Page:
Can You Use Jojoba Oil As Lube Or For Anal Sex?
The answer is likely yes — with a few minor caveats considered first, many people can safely use jojoba (ho-HO-ba) oil for anal sex or vaginal penetration, but not oral sex.
- Jojoba oil is fantastic for sensitive skin, boasting numerous antibacterial, antioxidant, and anti-inflammatory properties — which is why it is so often found in skin care products.
- It can be safe for vaginal use as long as you are not prone to recurring yeast infections or bacterial vaginosis, as oils (including jojoba) can increase the risk of both.
- Oil-based lubes break down latex, rubber, and polyisoprene. For this reason, latex or polyisoprene condoms, dental dams, and diaphragms can become porous after coming in contact with the oil, putting you and your partners at risk for STIs or unintended pregnancy. Toys made from latex or rubber will be damaged as well.
- Jojoba oil is not recommended for oral play, as swallowing too much during oral sex can cause digestive issues such as diarrhea or keriorrhea — ”oily” diarrhea.
Considering that using any oil as lube has its share of potential problems, jojoba oil is one of the safer options.
Unrefined jojoba oil (the safest kind) has a slightly nutty taste and odor — which many people enjoy — and it can be safe for vaginal or anal sex if your personal circumstances allow it.
Can You Use Jojoba Oil As Lube?
Yes, you can use jojoba oil as lube as long as it fits with your intended use. As far as natural lube alternatives go, it is one of the better options — although not always.
Here’s what you need to know about using jojoba oil as lube:
- Being anti-bacterial and anti-inflammatory, jojoba’s chemical composition is similar to your skin’s natural sebum so it won’t clog pores (and in fact, can actually unclog them).
- Jojoba oil can be excellent for vaginal use, provided you are not prone to yeast infections or bacterial vaginosis, as oils (of any type) can increase the risk of both.
- Oral sex with jojoba oil is not recommended because it can cause digestive issues (primarily diarrhea, or Keriorrhea — ”oily” diarrhea).
- When using jojoba oil as lube, you cannot use STI and pregnancy barriers made from latex or polyisoprene, as the oil will degrade their materials, putting you and your partner at risk for STI transmission or unintended pregnancy. Likewise, the oil will degrade sex toys made from latex or rubber.
- While jojoba oil feels smoother than more processed oils, it can still stain fabrics like bed sheets or clothing.
While many oils can upset vaginal flora or pH levels, jojoba leaves well enough alone, as long as you are not already prone to yeast infections or bacterial vaginosis — any oil-based lubricant can increase the risk of both.
Jojoba oil’s antibacterial properties don’t harm the body’s “good” bacteria and won’t disturb the natural microbiome in the vagina or anus.
Additionally, your skin easily absorbs jojoba oil and it is known to unclog pores, so there is less risk of residue building up on the skin’s surface and causing bacterial infections.
You’ll still need to be cautious when using protection and/or toys made from rubber, polyisoprene, or latex, as jojoba oil will degrade their materials.
Jojoba oil is excellent for sex in the shower, as it won’t wash away easily.
However, it’s important to keep that in mind when having fun elsewhere in the house. Oils can stain fabric and are difficult to wash out of sheets and clothing.
Swallowing too much jojoba oil can cause gastrointestinal upset and diarrhea, and in some cases, keriorrhea — ”oily” diarrhea — so it should not be used as lube for oral sex.
Depending on your circumstances and intended use, jojoba oil might be a great lube to reach for, but if it isn’t, there are plenty of other safe lube alternatives to explore.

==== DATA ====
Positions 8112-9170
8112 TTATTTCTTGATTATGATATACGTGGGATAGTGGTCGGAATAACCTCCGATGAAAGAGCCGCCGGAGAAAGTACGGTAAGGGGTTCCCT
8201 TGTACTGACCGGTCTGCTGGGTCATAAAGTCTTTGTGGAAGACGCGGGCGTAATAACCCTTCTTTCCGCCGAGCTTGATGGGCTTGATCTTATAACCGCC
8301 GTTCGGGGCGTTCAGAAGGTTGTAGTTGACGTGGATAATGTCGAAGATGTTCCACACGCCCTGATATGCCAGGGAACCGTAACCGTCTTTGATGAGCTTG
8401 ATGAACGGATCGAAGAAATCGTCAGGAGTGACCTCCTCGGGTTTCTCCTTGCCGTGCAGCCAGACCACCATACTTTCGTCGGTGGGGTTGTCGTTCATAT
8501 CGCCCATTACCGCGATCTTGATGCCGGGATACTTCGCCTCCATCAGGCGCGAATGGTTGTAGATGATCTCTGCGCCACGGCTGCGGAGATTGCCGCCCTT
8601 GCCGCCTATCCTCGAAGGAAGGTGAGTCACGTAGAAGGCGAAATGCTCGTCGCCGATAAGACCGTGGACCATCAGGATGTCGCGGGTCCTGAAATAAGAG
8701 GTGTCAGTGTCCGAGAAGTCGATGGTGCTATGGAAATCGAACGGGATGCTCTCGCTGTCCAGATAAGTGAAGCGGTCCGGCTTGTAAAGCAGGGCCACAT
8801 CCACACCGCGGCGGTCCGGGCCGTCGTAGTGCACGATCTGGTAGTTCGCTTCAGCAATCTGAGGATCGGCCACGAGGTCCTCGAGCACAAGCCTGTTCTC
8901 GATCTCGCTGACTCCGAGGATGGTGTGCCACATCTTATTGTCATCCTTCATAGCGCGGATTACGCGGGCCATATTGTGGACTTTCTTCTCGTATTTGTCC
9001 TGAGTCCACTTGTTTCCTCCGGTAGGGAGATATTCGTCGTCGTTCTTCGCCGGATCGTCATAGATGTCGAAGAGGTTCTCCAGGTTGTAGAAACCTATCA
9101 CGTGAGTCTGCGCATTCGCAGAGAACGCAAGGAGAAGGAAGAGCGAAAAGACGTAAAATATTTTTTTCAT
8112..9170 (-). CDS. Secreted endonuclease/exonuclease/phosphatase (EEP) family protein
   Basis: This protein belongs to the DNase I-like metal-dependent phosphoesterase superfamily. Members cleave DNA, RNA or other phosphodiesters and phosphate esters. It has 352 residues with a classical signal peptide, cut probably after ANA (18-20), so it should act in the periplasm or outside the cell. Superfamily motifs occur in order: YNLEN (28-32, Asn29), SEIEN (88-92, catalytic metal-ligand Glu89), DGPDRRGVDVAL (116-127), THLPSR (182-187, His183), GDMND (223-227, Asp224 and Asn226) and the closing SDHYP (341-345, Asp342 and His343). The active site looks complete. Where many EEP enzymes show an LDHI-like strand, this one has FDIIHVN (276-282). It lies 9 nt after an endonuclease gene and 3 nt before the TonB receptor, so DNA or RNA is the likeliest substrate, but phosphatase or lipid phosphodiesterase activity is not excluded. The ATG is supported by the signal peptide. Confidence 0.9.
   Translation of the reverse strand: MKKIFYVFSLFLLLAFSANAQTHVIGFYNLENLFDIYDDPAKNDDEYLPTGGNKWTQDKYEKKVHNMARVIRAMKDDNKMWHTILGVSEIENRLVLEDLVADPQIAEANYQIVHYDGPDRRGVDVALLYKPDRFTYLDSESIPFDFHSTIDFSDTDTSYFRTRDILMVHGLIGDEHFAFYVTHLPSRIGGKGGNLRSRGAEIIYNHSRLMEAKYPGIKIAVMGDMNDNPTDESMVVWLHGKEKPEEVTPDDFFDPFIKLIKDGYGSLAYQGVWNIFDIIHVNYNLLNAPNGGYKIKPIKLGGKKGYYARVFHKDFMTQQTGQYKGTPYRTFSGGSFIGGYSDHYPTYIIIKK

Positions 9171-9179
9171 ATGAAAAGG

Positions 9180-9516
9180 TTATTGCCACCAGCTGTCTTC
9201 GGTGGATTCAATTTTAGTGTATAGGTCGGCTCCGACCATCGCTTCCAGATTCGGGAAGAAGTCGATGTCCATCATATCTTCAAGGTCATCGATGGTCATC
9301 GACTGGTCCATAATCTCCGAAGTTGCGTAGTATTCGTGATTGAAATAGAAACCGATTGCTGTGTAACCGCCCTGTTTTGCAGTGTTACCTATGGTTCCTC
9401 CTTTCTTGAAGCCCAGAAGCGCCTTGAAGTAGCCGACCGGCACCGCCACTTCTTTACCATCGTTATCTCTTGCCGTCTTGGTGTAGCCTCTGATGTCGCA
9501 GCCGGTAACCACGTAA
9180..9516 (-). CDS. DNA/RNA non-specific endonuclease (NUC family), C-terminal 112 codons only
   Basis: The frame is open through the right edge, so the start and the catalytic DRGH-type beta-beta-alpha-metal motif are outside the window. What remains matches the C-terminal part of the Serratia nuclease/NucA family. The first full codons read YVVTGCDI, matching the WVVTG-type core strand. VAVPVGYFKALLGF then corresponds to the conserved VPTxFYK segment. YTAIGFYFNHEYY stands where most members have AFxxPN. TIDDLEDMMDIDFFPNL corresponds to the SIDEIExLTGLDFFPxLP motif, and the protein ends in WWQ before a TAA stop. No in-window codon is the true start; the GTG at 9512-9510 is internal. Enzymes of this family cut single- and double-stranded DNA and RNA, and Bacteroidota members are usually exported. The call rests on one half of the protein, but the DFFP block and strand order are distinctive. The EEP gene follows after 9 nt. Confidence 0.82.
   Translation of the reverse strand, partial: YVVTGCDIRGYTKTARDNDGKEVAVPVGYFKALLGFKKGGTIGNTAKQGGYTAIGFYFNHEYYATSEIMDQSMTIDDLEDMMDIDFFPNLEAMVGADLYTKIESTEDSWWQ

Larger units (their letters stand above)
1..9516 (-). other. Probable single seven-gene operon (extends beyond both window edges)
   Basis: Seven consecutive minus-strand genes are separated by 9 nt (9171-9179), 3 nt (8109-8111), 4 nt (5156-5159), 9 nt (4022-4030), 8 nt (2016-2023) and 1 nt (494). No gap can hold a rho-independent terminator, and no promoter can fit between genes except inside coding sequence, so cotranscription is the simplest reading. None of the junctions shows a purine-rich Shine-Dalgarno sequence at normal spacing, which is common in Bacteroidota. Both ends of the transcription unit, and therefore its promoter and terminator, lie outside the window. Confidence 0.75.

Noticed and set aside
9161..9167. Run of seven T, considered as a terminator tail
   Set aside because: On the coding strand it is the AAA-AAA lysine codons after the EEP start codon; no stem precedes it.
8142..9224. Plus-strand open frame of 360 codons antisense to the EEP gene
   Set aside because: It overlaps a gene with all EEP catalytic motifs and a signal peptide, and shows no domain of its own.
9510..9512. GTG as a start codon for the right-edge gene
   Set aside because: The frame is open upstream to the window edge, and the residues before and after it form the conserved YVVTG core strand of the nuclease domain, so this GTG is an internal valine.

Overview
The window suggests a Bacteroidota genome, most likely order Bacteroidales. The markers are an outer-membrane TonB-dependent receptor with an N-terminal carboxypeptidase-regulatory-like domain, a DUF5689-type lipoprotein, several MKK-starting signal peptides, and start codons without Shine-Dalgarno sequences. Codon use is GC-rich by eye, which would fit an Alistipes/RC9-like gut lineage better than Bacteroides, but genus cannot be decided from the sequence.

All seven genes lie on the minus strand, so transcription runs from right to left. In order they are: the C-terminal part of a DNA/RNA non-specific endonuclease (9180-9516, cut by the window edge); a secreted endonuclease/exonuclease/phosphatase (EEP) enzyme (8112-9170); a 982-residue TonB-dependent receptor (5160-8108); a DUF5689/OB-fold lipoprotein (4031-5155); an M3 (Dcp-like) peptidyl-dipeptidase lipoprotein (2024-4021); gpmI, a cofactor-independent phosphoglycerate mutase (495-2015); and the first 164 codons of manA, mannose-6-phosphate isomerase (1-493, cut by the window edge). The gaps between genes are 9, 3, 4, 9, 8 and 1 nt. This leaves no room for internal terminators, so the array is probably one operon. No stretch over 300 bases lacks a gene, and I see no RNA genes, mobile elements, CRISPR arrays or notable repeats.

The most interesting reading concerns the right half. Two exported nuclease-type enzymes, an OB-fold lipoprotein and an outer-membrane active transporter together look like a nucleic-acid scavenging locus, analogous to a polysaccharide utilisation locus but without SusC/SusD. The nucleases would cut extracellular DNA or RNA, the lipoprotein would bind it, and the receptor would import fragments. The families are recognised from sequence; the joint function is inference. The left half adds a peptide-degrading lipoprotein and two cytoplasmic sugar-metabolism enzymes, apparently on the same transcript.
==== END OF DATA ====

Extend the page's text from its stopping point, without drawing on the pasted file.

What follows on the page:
Can You Use Jojoba Oil As A Vaginal Lube?
Yes, jojoba oil is actually a great option for vaginal sex as long as you’re not prone to yeast infections or bacterial vaginosis, as oils (of any kind) can increase the risk of both.
Jojoba’s skincare benefits are numerous — it is widely used in skincare and hair products.
Jojoba oil’s chemistry closely resembles your skin’s sebum and doesn’t combat the body’s natural bacteria.
What this means is that your body won’t see jojoba as a “threat” and can enjoy the benefits.
If you use a diaphragm or condoms, however, make sure they are not made from latex or polyisoprene, as oil will degrade those materials quickly, putting you and your partners at risk for STI transmission or unintended pregnancy.
Can You Use Jojoba Oil As Anal Lube?
Yes, you can use jojoba oil as anal lube. In fact, you may already have.
Pjur, a popular lube brand, includes jojoba oil as an active ingredient in their anal-focused lubes and previously marketed them as having the ability to relax anal muscles (including the sphincter) — although we could find no studies to support this claim.
One thing to note is that jojoba oil cannot be used with condoms made from latex or polyisoprene, as the oil will degrade those materials.
If this happens, the condom’s surface becomes porous — rendering it ineffective as protection against STI transmission and putting you and your partner at risk during anal sex.
Polyurethane and nitrile condoms are both compatible with oils. Lambskin condoms are, as well, however, they do not offer STI protection at all.
What Is Jojoba Oil Made From And Is It Safe?
Jojoba is a woody shrub that grows natively in the American Southwest and Northern Mexico but it is cultivated around the world in desert conditions.
The oil itself is extracted from the seeds of the jojoba plant, but it more closely resembles a liquid wax, rather than a thin oil.
Indigenous tribes have used jojoba oil medicinally for centuries. They would treat wounds with oil to aid healing and avoid infections.
The oil extracted from jojoba seeds closely resembles the sebum produced by human skin, which is why it is so compatible and often used in skincare products.
When the US banned the use of Sperm Whale oils in 1971, jojoba oil took its place as an alternative and is often used in place of animal fats in cosmetics.